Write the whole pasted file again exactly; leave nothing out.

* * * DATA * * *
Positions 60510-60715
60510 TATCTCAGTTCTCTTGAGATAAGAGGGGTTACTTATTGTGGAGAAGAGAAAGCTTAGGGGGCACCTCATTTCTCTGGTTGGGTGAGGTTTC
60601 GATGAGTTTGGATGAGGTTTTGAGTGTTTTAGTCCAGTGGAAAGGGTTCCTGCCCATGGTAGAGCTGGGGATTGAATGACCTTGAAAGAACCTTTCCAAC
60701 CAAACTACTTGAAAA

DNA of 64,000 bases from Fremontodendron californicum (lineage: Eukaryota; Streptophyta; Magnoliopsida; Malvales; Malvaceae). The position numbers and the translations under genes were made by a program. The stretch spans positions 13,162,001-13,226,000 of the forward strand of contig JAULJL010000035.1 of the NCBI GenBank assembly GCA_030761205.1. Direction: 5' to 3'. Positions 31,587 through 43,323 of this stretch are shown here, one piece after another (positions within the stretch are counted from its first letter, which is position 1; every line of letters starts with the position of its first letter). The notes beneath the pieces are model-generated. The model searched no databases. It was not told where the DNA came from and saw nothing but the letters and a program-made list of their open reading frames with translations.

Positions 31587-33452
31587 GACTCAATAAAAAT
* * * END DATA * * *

Positions 60510-60715
60510 TATCTCAGTTCTCTTGAGATAAGAGGGGTTACTTATTGTGGAGAAGAGAAAGCTTAGGGGGCACCTCATTTCTCTGGTTGGGTGAGGTTTC
60601 GATGAGTTTGGATGAGGTTTTGAGTGTTTTAGTCCAGTGGAAAGGGTTCCTGCCCATGGTAGAGCTGGGGATTGAATGACCTTGAAAGAACCTTTCCAAC
60701 CAAACTACTTGAAAA

DNA of 64,000 bases from Fremontodendron californicum (lineage: Eukaryota; Streptophyta; Magnoliopsida; Malvales; Malvaceae). The position numbers and the translations under genes were made by a program. The stretch spans positions 13,162,001-13,226,000 of the forward strand of contig JAULJL010000035.1 of the NCBI GenBank assembly GCA_030761205.1. Direction: 5' to 3'. Positions 31,587 through 43,323 of this stretch are shown here, one piece after another (positions within the stretch are counted from its first letter, which is position 1; every line of letters starts with the position of its first letter). The notes beneath the pieces are model-generated. The model searched no databases. It was not told where the DNA came from and saw nothing but the letters and a program-made list of their open reading frames with translations.

Positions 31587-33452
31587 GACTCAATAAAAAT